One of the things that I looked forward to the most about going to Culinary School was learning how to sauté. I wanted to be able to toss things about in a pan like a champion. It looks so cool. I still to this day ooh and ahh when I see someone toss and catch their food with grace and precision. Learning to sauté was my college version of wanting to grow my hair out long enough for a ponytail: it's fun to watch it bounce around and makes you seem generally more awesome (said the high-school version of myself whose mother wouldn't let her grow her hair out).
What is Sautéing?
Sautéing derives from the french word sauter - which means "to jump". It is a dry-heat method that cooks quickly on high heat with a small amount of fat and works best when using small pieces of food. Much of the reason why food "jumps" when sautéing is to get everything mixed together but prevent it from cooking in its own juices. Be careful not to toss it too much, though, because it lowers the temperature of the pan and prevents quick cooking. There are, of course, exceptions to this general rule. Meats are a difficult item to cook because they tend to stick to the pan, right? While sautéing, you can combat this one of two ways. Either by coating the meat in flour or cornstarch (I highly recommend bringing the meat up to room temperature for 30 minutes and blotting it dry first) or by using a utensil of some form to move it around. You'll most likely get some sticking either way, but you want a little of that for deglazing - which is how you make your sauce.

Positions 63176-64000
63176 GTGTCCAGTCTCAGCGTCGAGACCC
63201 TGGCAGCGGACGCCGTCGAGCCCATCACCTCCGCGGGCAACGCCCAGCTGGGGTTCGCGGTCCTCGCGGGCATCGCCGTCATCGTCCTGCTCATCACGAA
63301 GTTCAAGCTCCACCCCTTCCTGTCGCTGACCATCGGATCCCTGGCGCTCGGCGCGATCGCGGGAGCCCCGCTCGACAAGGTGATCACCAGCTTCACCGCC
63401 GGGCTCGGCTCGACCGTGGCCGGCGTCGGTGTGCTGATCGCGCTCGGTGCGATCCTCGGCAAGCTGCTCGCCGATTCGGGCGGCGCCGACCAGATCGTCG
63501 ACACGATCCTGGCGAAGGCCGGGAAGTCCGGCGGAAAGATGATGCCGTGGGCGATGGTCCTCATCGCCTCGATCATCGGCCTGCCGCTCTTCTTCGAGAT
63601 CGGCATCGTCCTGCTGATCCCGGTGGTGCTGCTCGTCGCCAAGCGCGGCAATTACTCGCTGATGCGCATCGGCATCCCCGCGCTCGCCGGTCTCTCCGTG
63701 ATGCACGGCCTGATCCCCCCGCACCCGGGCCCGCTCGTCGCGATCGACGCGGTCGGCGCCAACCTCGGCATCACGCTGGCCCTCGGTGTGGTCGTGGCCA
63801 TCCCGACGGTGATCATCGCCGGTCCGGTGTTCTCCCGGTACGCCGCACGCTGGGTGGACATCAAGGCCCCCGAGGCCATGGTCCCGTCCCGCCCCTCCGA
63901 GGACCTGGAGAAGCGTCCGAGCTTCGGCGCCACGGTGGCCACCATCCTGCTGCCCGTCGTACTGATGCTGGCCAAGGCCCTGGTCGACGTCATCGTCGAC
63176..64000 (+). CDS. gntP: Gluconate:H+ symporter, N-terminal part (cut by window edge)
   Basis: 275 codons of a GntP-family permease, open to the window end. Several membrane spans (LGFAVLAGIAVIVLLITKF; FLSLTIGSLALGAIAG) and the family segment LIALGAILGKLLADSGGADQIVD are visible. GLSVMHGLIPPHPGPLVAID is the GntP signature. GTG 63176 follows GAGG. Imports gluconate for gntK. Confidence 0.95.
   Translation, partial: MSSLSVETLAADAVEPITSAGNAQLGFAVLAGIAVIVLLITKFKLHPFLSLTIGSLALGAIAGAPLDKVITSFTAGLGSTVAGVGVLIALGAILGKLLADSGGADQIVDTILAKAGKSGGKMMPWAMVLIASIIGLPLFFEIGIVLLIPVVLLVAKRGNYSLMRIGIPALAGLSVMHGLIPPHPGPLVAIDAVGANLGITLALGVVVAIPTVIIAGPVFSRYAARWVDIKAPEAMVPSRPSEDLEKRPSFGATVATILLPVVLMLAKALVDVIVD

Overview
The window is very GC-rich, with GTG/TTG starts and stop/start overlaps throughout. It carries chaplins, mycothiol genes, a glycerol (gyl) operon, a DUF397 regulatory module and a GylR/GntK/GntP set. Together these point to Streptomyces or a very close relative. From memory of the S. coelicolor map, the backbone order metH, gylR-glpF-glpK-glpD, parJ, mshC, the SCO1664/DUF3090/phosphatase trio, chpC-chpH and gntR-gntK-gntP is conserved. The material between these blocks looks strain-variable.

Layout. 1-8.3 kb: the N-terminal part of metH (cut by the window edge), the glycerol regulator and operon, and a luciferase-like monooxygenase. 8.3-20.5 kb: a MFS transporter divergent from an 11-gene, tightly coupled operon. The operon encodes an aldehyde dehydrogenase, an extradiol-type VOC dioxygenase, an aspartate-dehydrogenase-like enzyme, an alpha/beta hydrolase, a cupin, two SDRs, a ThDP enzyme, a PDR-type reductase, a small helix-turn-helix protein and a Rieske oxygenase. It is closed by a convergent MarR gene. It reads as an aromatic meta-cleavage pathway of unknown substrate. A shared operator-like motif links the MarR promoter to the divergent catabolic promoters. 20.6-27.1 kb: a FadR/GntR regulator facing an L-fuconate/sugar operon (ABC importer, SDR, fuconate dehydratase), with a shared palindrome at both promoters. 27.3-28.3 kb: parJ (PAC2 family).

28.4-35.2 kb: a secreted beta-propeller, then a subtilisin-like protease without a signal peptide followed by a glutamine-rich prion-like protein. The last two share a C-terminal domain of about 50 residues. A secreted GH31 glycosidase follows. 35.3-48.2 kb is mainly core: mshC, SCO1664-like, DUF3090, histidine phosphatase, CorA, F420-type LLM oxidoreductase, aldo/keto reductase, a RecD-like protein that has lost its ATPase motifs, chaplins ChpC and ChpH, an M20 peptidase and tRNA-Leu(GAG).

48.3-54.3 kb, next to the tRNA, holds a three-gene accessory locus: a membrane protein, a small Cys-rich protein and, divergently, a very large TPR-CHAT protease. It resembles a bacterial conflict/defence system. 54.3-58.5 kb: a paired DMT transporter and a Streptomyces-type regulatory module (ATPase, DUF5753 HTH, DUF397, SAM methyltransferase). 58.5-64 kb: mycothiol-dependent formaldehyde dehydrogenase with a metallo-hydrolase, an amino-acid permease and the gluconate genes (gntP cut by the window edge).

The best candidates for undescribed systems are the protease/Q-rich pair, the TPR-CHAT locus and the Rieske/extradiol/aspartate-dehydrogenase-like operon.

What is deglazing?
Deglazing is when you use some form of liquid to help lift up the stuck on pieces from the pan. Usually this is done with stock or wine and works best when the pan is nice and hot. If your pan is overcrowded or not quite hot enough it makes it difficult for the liquid to do its job. The important thing to remember is that there is a happy zone for deglazing. If the pan is too hot you will evaporate most of your liquid before it gets the chance to do its job. If the pan is too cold (or overcrowded) you will end up working on pulling up the stuck on bits with your utensil and possibly end up with too much liquid for your sauce. Deglazing is meant as a tool to help you cook, not to give you more work. As an end result, usually you end up with a delicious sauce that has the imparted flavor benefits of the caramelized tidbits left behind when cooking your meat.
"But what is the happy zone for deglazing?", you ask. I'm sure if I took the time (my husband, the engineer, would insist on at least 30 data points for acurate assumptions) I could find the exact temperature range, but who is really going to stick a thermometer in their sauté pan while tossing around food? So, this is where your chef intuition (which is totally a thing) has to come into play. The happy zone for deglazing is somewhere around when, if you let your food sit still for a moment, you can hold your hand about 4 inches over your food and your hand becomes warm enough you want to pull it away. You should also hear your food sizzling but not see it caramelizing.
When do I sauté?
Sautéing is best done with tender cuts of meat, like chicken breasts and veal cutlets, that will cook quickly. Sautéing is also an excellent way to start a dish - which can then be finished by simmering, braising, or baking, for example.
Do you enjoy watching people sauté as much as I do? What special tools and techniques do you use while sautéing?